In his last eight games, Morse is hitting .457 with nine RBI. Once Morse breaks out, how long does he stay hot? Last year, he cracked an early slump and hit .331 with a 1.009 OPS the next 100 games. So, he ought to cool off by the League Championship Series.

That’s not a joke. The guy with the $100-million contract extension and Beast Mode are awake now. It’s far more likely that they stay that way than not.

“I always put [the offensive problems] back to the middle of the lineup,” said manager Davey Johnson, because Morse missed the first 50 games with injury and Zimmerman was on the disabled list before trying to play hurt. “When they do it, we’re pretty good.. . . Everybody gets more happy. Michael Morse sleeps better. Ryan Zimmerman sleeps better. And I sleep better.

“All year, we’ve always been playing one-run games. Now we become whole,” said Johnson, enjoying the win in his office. “We’ll get our closer back [Drew Storen, by late next week]. Other guys did a great job. But we’re starting to get close to our best team.”

Of course, another potential big bat, Jayson Werth, who’s been shagging balls in the outfield this week with the team, may be back before the end of July.

“We’re just finally getting the team we thought we’d have,” Johnson said. “It’s fun.”

It’s more than fun. It stretches the imagination. The Nats’ 47-32 record is no fluke. They’ve played more than two-thirds of their games (54 of 79) against teams with winning records, plus 11 more against the supposedly credible Phillies and Marlins. They’ve outscored their foes by 21.5-percent (334-275), second only to Texas. Now, they’re even winning games easily, as the better clubs usually do, so their starting pitchers sometimes have a cushion and their bullpen gets some rest.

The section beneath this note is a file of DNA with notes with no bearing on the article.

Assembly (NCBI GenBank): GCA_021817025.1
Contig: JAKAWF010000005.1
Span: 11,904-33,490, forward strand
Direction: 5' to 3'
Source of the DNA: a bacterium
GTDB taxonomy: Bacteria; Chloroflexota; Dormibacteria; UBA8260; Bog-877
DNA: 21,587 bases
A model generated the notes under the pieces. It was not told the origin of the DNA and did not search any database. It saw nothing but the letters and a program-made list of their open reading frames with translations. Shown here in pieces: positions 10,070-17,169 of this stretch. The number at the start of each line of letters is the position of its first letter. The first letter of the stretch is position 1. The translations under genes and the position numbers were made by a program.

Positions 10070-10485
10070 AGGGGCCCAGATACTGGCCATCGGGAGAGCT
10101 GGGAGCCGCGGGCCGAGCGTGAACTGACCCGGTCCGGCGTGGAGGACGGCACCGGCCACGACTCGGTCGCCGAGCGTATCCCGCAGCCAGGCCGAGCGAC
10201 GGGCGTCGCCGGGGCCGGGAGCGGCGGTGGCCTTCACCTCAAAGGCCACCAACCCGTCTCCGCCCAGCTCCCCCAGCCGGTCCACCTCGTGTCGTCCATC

How good is this team?

We better win now,” reliever Tyler Clippard said, grinning, “because we’re going to get pretty expensive pretty fast.” No, payroll won’t be staying in the current lowest-in-the-NL-East neighborhood for long.

“Right now it’s still too early,” said Zimmerman of full-season predictions. “A switch will flip when we win and have champagne. We know we have a good team. But we also know nobody’s ever won anything in July. Even if we go into a skid, we know we’ll come out of it if we keep doing the things we are doing now.

“We thought we’d be good,” Zimmerman added. “But to be 15 games over .500 on the Fourth of July with all the injuries we’ve had, hardly anybody would have thought that was possible.”

Teams know, before the public, even before their foes, where they are headed. They live every detail. On Tuesday, pitcher Jordan Zimmermann said, “If we keep hitting the way we’re hitting now, I don’t see why we can’t run away with this thing in the second half.”

Don’t tell baseball what to do. It has its own plans. The Nats have their ears close to the ground, trying to hear what’s coming next for them. What might it be?

“Go with it,” Zimmerman said. “RUN with it.”

Hold on.

For Thomas Boswell’s previous columns, go to